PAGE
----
In a few days Michael Moore’s latest documentary film, Capitalism: A Love Story, will go global — targeting its desired demographic via tried and true marketing tools, courting new fans by tapping into the current cultural discontent, calculating future earning potential as it tracks opening-weekend ticket sales. Capitalism, indeed. What’s not to love?

Irony aside, I like Michael Moore. He’s a flawed man who makes flawed films — a polarizing figure who is a champion to those who love him and a detestable blasphemer of all things sacred (read: American) to those who love to hate him.

But he’s also a tireless advocate for the powerless and the poor. He has stayed true to his working-class roots and to the people who still struggle in places like Flint, Michigan, his hometown. He has spent his career speaking out on their behalf, giving them a voice and visibility in his widely-seen movies. He has fearlessly confronted the corporate suits, exposing their greed and hypocrisy, their cluelessness and cruelty. Twenty years ago this week his film Roger and Me debuted; it couldn’t be more timely.

It’s hard to say if Moore’s new documentary will spark much public debate. If it does, chances are slim that it will be the thoughtful, civil kind. The battle lines have long been drawn. His fans will see and likely appreciate the movie. His detractors will scorn him and his film, hurling the kind of hyperbolic vitriol we’ve come to expect when political disagreements are aired as public, for-profit spectacle.

I’ll reserve judgment on Capitalism: A Love Story until I see it. But I’ve been reading about the free market with some students this week (Bill Cavanaugh’s excellent little book Being Consumed: Economics and Christian Desire) and I’m reminded of how our complete surrender to either/or interpretive stances — left or right, liberal or conservative, democrat or republican — makes it almost impossible to imagine any other way of  organizing, understanding, criticizing, and living life in a polis.

Cavanaugh points out the futility of being either “for” or “against” the free market per se. The crucial question to ask, he says, is “when is a market free?” Classic economic theory tells us that as long as the transaction entered into is voluntary and informed, with all parties benefiting, then a free-market exchange has occured. But we know it’s not that simple.

Freedom, in a consumer-capitalist economy, means freedom from coercion, from interference — license to pursue one’s own limitless desires for one’s own self-determined ends. Sounds good to most of us. What else could it mean to be free? Indeed, we’re regularly told by well-meaning people, religious people included, that Americans die in wars so we can enjoy this kind of freedom.

But there are other ways — better, richer, deeper ways — of understanding and exercising  human freedom. In opposition to the market’s freedom from approach, Wendell Berry has written about freedom for — the idea that freedom is not about the exercise of unconstrained individual autonomy in a capitalist economy but is about choosing which constraints we should live by and what communities we ought to be responsible to.

Freedom for, as Cavanaugh similarly puts it, is a capacity to achieve certain worthwhile ends. And thus “the key to true freedom,” he argues, “is not just following whatever desires we happen to have, but cultivating the right desires.”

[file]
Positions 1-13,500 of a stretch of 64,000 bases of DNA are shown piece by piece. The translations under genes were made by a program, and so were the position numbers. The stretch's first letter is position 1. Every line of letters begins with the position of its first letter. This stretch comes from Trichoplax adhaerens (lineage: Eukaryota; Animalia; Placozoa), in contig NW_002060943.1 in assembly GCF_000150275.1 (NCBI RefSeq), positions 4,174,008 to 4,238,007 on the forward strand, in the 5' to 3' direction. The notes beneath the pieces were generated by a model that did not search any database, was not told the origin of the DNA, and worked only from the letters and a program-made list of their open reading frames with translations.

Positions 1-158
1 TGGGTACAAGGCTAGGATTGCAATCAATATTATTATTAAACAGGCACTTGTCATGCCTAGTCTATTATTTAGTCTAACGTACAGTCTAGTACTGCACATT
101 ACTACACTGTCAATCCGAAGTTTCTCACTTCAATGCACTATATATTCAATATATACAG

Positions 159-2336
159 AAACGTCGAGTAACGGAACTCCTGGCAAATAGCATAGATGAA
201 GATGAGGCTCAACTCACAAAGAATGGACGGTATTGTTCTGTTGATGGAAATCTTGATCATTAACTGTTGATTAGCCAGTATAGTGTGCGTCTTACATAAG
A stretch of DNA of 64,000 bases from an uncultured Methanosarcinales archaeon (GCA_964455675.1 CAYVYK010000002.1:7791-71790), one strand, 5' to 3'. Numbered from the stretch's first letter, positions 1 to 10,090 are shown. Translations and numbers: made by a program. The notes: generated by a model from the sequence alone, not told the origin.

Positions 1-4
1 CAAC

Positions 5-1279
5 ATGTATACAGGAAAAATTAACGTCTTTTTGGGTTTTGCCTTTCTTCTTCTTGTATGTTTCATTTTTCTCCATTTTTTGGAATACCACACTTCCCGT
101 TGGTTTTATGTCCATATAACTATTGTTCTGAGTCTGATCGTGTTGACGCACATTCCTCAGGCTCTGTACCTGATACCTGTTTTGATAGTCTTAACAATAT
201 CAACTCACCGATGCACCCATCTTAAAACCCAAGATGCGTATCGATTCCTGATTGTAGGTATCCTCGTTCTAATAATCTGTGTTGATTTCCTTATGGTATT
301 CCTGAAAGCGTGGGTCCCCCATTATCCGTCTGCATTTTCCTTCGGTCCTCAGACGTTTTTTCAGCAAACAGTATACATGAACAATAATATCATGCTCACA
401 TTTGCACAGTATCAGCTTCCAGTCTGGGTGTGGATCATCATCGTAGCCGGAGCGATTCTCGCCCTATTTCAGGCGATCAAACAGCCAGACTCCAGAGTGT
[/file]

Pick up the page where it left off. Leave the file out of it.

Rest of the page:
In raising these matters with my students — that of “desire” especially, we watched the PBS documentary Merchants of Cool. They were immediately struck by how dated it is (it aired in early 2001 when most of them were pre-teens). But their observation — that what counted as “cool”  at the turn of the millenium is so not cool now — underscores the film’s basic point: desire in a market economy is never about acquiring stuff, even cool stuff, but is about the endless pursuit of the next cool thing. 

As Cavanaugh notes: “What really characterizes consumer culture is not attachment to things but detachment. People do not hoard money; they spend it. People do not cling to things; they discard them and buy other things . . . Pleasure is not so much in the possession of things but in their pursuit.”

When there’s no “end” to desire but more desire, it’s difficult to be free — free from the manipulation of advertisers, free from the influence of the fewer and fewer mega-corporation in whose hands tremendous power is now concentrated.

But “cultivating the right desires” means, at least in part, refusing to cede all power to the market for determining what we want and what counts as the good life. If what I want — cheap food, nice clothes, tasty coffee, for instance — can only be gotten at the expense of the land, of exploited sweat shop workers, and of third world subsistence farmers — then I may have “freely” purchased and consumed these products, but I (and my desires) are captive to a system that literally enslaves others.  

In the Christian tradition we say that desire must be directed toward its true end: God. What this looks like in the day-to-day reality of eating and drinking, working and playing, is that my “consumer choices” ought to reflect my desire that the creation God loves — the earth and all who dwell in it — should flourish and thrive. 

When corporate interests, in the name of the free market, seek profit at the expense of the earth and all who dwell in it — when they abuse the land and diminish the humanity of workers, their power must be named for the evil it is.

I suspect that it is corporate power and its abuses that Michael Moore is interested in exposing in his new film. If so, and if he reminds us of our responsibility to question, resist, thwart, and subvert such abuses, then more power to him.